Magazine article Times Educational Supplement

Why Testing Isn't Just a Box-Ticking Exercise

Magazine article Times Educational Supplement

Why Testing Isn't Just a Box-Ticking Exercise

Article excerpt

Popular wisdom says that assessment is stress-inducing and pointless. The evidence says otherwise. Here's how to do it right

Let's begin with a multiple-choice question. Which of the following best describes your definition of the term "test" when applied to education?

a) An out-of-date token of an exam-factory school model that is damaging our students' learning;

b) A blunt tool that is used to clobber teachers at every available opportunity;

c) A vital tool for education;

d) You are too surprised by option c) to give an intelligent response.

Get teachers (or students, or parents for that matter) to answer this question and the answers are likely to be variations on options a) and b). This is because it is seemingly impossible to distinguish the idea of testing from the deep-seated prejudices we have about our high-stakes exam regime.

I would argue, however, that this is exactly what we have to do. Testing doesn't just measure our students; more importantly, it is an effective tool for improving learning.

The benefits of learning through testing are many, even if they seem counter-intuitive at first. For example, rather than leave a test until the end of a topic or scheme of learning, research suggests that we should start with one. It also suggests that we should test more, using regular low-stakes assessments such as quizzes or short questions, to harness memory.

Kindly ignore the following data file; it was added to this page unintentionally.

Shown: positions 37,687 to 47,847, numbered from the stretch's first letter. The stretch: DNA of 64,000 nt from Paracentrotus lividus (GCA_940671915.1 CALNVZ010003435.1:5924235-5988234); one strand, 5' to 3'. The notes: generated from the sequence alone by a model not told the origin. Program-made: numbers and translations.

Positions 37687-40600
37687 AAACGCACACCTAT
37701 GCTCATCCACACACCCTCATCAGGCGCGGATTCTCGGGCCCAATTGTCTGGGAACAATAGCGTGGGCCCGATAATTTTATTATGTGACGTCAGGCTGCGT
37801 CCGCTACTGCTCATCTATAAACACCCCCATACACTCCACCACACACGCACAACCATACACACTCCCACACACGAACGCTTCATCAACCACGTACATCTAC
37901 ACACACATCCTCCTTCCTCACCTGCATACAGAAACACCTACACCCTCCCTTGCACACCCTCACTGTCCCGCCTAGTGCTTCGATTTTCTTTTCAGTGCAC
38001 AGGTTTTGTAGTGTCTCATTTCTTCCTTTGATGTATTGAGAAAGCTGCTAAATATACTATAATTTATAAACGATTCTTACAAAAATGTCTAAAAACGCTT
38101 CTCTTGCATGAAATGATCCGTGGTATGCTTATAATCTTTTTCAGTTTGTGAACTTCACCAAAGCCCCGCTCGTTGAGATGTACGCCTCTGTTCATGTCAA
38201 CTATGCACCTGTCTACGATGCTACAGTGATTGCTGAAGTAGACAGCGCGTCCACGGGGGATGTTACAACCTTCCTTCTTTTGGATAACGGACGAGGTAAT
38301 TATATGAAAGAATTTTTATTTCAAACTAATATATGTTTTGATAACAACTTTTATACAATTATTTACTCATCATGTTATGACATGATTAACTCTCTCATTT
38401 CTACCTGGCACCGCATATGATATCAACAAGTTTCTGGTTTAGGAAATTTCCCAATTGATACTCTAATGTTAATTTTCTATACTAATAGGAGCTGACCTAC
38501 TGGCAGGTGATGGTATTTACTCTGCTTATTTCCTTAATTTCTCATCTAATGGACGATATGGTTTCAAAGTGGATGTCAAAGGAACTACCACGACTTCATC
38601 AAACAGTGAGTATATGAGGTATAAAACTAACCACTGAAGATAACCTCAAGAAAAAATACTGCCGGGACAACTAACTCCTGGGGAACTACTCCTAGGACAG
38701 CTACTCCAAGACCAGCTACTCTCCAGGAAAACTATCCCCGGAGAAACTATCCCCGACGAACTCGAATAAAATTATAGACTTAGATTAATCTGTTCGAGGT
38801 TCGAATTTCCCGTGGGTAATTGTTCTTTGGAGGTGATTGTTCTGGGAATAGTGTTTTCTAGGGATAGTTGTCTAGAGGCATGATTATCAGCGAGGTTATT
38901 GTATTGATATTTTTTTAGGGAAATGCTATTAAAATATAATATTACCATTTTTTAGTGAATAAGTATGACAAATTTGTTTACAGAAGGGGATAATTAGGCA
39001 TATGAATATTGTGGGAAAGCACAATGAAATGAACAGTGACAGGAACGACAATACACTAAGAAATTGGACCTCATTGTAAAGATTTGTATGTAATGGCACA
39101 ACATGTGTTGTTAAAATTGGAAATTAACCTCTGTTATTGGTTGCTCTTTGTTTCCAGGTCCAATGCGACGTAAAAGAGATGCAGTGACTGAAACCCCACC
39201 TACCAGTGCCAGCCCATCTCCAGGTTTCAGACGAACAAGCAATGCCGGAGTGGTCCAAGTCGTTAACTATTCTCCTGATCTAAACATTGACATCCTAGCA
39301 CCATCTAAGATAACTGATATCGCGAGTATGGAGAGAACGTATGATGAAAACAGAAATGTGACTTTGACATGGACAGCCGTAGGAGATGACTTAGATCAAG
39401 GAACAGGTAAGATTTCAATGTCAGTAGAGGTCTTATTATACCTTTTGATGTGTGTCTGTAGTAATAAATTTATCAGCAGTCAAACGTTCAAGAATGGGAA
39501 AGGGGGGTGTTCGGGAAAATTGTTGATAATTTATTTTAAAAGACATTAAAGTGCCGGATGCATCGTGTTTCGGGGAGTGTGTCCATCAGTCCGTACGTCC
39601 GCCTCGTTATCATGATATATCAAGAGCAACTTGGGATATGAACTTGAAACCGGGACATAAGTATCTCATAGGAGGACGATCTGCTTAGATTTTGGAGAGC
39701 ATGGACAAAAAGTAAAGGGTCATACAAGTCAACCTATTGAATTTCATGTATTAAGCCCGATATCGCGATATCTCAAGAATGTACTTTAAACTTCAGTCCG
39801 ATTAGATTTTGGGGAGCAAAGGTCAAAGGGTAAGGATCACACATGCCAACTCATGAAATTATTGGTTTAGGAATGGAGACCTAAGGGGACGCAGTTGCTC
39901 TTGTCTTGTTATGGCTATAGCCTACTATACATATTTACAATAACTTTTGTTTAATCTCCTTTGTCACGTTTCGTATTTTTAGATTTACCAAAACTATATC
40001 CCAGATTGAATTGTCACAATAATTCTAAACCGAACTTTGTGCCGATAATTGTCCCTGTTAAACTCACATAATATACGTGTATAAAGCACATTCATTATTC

A key text in this area is Henry Roediger and Jeffrey Karpicke's 2006 research study Test-enhanced Learning: taking memory tests improves long-term retention (bit.ly/TestEnhanced).

This describes the positive impact that taking a test has on students' ability to retain information. But research has been coming to similar conclusions for many years. Back in 1917, psychologist Arthur I Gates explained the beneficial impact of testing, or "recitation" as it was termed, on learning (bit.ly/RecitationStudy).

More recently, Mark McDaniel et al's 2007 paper Generalizing Test-enhanced Learning from the Laboratory to the Classroom (bit.ly/TestLabToClass) showed that taking a test on a given topic proved more memorable than simply revising the material.

This evidence should force us all to reconsider the worth of regular low-stakes testing when we are designing a curriculum.

Time for reassessment

First, we need to start with a little rebranding. There is a stark difference between high-stakes exams and low-stakes testing for learning. Testing in this sense could involve students simply being quizzed on taught topics (a "quiz" doesn't sound as daunting as a test). Alternatively, it may involve students having to map out what they know in a visual way without the benefit of their notes. In essence, whichever method you use should draw upon the difficulty of retrieving information from memory but without the strain of a planned exam.

The timing of tests is important, too. As mentioned earlier, taking a test before beginning a topic can be very effective. In their study The Pretesting Effect: do unsuccessful retrieval attempts enhance learning? (bit.ly/PretestingEffect), Lindsey E Richland et al found that even when students bombed on a test before studying the topic, they still learned more effectively in the long term.

The evidence suggests that tests can prime students for learning in a positive way. Getting it wrong can tease out initial misconceptions, or guide students towards the ideas they need to remember when they come to a given topic. …

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